The Role of Grid Storage in Smart Grids and Smart Cities

Grid Storage

What would the city of the future look like? With the advent of technology, people have been speculating for decades what a future fully integrated with technology would look like. Nowadays, a city of the future is expected to not only integrate technology and the Internet of Things into every aspect of everyday life, but be energy resilient and eco-friendly at the same time This requires not only adopting renewable energy or cleaner technologies such as electric vehicles; creating a smart city requires a comprehensive and flexible approach to energy management. This is why many places are looking into smart grids that allow for two-way communication between energy producers and consumers. When paired with grid storage, smart grids can be an effective way to regulate and monitor energy consumption, creating a grid system that is efficient overall for all parties involved.

How does a smart grid work?

Most electricity grids fall behind energy and resiliency needs. A traditional grid carries energy from a power plant through a series of interconnected power lines to the consumer. Energy is produced and delivered according to real-time demand. During peak hours, energy production is high, and off-peak it lowers. This can cause a strain on the grid, especially if demand outweighs what the power plant can produce. If there is disruption on the power lines, a blackout could occur and power would need to be rerouted manually. 

A smart grid aims to address these response and resiliency issues found in traditional grids. A smart grid uses two-way communication technologies, sensors and advanced digital meters to assess grid stability and efficiency. Not only will energy producers be able to monitor energy demand and consumption, consumers themselves can also monitor their energy usage. As energy costs can also fluctuate throughout the day, consumers can schedule energy usage around the cost of energy. This would allow them to make better choices to conserve energy and reduce costs. If homes or buildings are equipped with renewable energy sources such as solar panels or wind turbines, they can also sell energy back to the grid, reducing their own costs.

Sensors on the smart grid would be used to detect any disruptions and automatically reroute power if necessary. This speedy response could reduce the occurrence of accidents and casualties in the event of a blackout. 

How does having grid storage support the smart grid?

Without grid storage, a smart grid would ultimately still only act and react according to the demands on the grid. In the past, when a power plant cannot meet the needs of a grid, the solution would be to build new power plants to increase energy production. With grid storage, energy can be stored on the grid and released when necessary. During off-peak hours when demand is low, extra energy can be produced and stored on the grid. Stored energy can be released when demand is high so as not to overstrain real-time energy production. It is also a potentially cheaper and more efficient way to secure back up energy should other sources fail. Currently, backup plants and generators that come online when there is a power failure are costly to maintain. This could also help keep energy costs low by producing energy when demand is low and energy cheap.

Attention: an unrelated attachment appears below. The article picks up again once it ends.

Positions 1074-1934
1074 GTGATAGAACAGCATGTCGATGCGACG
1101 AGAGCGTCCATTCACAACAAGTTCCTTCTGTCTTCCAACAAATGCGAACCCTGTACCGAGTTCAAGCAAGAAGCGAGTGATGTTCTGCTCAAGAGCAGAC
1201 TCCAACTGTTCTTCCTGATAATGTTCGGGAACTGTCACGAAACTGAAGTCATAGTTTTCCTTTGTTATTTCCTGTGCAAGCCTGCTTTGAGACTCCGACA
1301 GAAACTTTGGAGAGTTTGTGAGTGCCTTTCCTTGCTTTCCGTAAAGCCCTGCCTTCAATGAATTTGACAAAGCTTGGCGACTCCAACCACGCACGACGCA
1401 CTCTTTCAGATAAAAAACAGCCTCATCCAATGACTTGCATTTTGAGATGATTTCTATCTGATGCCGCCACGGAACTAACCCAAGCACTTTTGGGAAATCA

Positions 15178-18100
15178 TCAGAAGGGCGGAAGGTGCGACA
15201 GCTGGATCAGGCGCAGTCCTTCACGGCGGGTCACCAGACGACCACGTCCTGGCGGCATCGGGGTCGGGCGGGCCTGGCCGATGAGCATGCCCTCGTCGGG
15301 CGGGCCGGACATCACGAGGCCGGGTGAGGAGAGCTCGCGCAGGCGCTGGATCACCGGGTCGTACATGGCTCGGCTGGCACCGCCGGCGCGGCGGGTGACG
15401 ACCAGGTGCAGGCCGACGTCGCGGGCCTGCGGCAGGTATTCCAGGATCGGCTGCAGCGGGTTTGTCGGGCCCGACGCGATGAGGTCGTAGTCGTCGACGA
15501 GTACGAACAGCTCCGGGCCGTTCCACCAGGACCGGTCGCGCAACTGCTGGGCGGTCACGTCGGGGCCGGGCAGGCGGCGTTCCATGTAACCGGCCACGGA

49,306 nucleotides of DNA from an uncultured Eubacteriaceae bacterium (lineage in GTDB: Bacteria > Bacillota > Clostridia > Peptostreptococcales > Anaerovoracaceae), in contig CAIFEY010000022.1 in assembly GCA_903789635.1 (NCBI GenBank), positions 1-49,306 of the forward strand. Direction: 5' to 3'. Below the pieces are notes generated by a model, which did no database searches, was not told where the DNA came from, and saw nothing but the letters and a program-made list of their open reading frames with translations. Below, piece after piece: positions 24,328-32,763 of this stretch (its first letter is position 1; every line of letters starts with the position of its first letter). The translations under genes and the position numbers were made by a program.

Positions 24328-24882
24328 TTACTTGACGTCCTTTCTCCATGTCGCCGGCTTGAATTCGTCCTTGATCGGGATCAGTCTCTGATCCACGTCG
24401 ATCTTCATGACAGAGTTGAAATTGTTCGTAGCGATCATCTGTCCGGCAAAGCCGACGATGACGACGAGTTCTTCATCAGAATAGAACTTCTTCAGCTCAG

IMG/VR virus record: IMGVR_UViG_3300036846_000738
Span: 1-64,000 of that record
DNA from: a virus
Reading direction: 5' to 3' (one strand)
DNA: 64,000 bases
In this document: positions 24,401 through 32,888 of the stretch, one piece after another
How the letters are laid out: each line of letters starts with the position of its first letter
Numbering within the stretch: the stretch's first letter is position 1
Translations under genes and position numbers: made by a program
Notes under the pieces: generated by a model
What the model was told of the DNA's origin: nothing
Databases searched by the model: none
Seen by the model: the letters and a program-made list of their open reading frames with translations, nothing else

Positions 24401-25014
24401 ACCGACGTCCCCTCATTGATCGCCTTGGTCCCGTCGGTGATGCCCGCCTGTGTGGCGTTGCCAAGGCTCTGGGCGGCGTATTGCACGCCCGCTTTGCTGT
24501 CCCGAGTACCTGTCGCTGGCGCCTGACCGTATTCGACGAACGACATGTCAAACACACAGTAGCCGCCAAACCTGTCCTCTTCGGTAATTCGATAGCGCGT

Besides this, grid storage would facilitate the integration of multiple energy sources, as well as address the issue of inconsistent availability of renewable sources such as wind and sun. Without grid storage, energy must be produced and consumed immediately. If the demand is less than the energy production capacity, then the unused capacity is wasted. A smart grid coupled with grid storage would be able to gather multiple sources and adjust collection and release of energy with the information gathered through the different sensors and monitors.

Grid storage would also help with the decentralization of energy, allowing rural places further away from main sources of energy to store energy. Should power lines between the main grid and the remote area fail, there would still be energy available before power lines come back online.

Cities are moving towards smarter, more efficient consumption and production of energy. The flexibility and resiliency that grid storage can provide these key elements is creating stronger and safer electricity grids and greener, smarter cities.

Learn how Arbin is helping to create these smarter cities of the future.

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Arbin Team

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